Allied Portfolio Co. Ciena Capital Files for Bankruptcy

BANGALORE (Reuters) – Allied Capital Corp (ALD.N) said portfolio company Ciena Capital LLC filed for bankruptcy protection as the credit crisis led to a significant decline in the value of its assets, sending Allied Capital’s shares tumbling 49 percent to an all-time low.

Allied Capital’s earnings may be hit by about 5 cents a share from Ciena’s bankruptcy as it will increase interest expense for the company in the near term, Stifel Nicolaus analyst Troy Ward said by phone.

The company’s shares tumbled to a low of $6.46 but pared some losses and were down 35 percent at $8.17 in midday trade on the New York Stock Exchange. The stock had risen as much as 5 percent to $13.22 earlier in the day.

The company declined to comment on the fall in the share price.

Allied Capital said it plans to pay about $320 million to lenders related to Ciena’s credit facility and will continue to guarantee a remaining balance of about $10 million.

The buyout firm said it will fund the payment with about $150 million in cash and may borrow about $170 million.

As a result, Allied Capital expects that it will record substantial further unrealized depreciation in the value of its investment in Ciena for the third quarter.

“In this market, Allied having to pay up money to Ciena’s lenders is definitely a negative in our opinion,” Ward said, adding that Ciena was not earning any income for Allied for about a year.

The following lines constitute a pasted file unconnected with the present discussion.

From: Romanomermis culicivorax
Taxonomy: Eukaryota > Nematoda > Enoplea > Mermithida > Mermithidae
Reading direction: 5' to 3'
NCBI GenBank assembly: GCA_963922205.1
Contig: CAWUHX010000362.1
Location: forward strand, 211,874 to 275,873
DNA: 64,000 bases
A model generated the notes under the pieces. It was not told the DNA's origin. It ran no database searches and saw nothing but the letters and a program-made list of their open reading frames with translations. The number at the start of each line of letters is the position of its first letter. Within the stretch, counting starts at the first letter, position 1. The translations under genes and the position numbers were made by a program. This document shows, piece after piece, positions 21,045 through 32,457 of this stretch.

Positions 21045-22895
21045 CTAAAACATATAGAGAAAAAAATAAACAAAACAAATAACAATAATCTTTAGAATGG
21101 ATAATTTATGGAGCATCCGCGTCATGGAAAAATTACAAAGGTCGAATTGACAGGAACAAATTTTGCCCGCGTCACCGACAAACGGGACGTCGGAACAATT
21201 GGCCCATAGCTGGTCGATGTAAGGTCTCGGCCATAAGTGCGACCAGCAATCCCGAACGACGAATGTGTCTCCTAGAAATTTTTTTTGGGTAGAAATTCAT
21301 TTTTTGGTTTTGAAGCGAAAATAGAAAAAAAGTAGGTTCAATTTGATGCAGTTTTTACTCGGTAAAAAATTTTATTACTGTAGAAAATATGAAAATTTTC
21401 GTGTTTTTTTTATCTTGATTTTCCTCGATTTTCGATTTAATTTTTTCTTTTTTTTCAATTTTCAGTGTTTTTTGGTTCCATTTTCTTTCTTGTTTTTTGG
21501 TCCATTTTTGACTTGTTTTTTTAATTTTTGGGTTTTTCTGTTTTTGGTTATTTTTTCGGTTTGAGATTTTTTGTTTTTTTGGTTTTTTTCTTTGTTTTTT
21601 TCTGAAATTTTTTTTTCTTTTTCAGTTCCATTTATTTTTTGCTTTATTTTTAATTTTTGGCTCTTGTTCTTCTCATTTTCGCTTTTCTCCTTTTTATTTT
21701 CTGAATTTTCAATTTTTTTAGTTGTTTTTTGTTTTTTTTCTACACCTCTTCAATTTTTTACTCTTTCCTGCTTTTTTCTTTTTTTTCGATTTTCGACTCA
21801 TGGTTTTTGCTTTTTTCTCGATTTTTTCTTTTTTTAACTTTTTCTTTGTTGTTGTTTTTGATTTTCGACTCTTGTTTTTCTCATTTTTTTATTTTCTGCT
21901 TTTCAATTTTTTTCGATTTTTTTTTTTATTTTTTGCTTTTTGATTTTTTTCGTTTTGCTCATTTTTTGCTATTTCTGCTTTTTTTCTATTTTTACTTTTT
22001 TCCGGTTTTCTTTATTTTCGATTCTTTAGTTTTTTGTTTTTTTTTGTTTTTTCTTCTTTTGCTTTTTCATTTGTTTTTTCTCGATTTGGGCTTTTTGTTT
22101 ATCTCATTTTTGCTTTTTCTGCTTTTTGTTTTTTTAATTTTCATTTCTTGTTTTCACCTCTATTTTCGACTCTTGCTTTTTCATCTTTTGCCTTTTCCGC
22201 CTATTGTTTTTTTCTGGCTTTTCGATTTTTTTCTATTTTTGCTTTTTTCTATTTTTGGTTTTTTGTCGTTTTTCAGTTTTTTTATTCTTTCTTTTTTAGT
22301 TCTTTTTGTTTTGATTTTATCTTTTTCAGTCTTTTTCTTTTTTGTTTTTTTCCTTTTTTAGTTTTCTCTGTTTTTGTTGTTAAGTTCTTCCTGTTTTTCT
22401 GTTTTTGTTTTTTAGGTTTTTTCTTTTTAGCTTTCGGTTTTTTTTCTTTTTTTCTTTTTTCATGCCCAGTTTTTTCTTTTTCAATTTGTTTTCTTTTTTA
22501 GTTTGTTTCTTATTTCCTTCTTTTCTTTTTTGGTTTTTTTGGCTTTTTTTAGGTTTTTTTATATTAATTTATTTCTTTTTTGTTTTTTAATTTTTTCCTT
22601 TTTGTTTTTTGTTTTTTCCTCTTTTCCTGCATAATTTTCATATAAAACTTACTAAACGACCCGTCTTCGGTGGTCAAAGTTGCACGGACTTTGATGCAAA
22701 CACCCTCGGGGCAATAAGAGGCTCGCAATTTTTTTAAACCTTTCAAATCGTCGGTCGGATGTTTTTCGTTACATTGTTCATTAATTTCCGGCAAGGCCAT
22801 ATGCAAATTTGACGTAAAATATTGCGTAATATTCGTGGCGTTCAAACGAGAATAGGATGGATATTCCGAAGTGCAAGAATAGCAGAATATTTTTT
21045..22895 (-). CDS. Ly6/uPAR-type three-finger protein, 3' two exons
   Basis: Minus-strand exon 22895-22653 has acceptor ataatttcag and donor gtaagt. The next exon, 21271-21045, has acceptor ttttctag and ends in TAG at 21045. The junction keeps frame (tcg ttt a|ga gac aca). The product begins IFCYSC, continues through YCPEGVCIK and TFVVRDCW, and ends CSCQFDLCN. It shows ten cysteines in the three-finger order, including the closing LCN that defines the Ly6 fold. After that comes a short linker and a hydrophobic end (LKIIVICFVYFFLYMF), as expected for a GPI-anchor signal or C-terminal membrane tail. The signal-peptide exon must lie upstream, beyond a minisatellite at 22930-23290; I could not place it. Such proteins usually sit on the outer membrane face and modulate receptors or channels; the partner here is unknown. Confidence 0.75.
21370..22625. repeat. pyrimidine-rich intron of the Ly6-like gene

Allied is very capital constrained, which makes the bankruptcy additionally negative for it as it has to use some of its capital to pay the lenders at Ciena, the analyst said.

“If you are using your money to make good on previous guarantee, that in itself is a new investment in Ciena, which will not provide any income. The capital they will use to do this could have had a better use than going to the lenders of Ciena,” Ward said.

Separately, S&P Equity Research cut its price target on Allied Capital’s stock by $3 to $15.

The company said the value of Ciena’s assets is insufficient to cover all of its liabilities and it is insolvent.

Ciena Capital provides commercial real estate loans of up to $10 million.

(Reporting by Supantha Mukherjee and Adheesha Sarkar in Bangalore; Editing by Anil D’Silva and Deepak Kannan)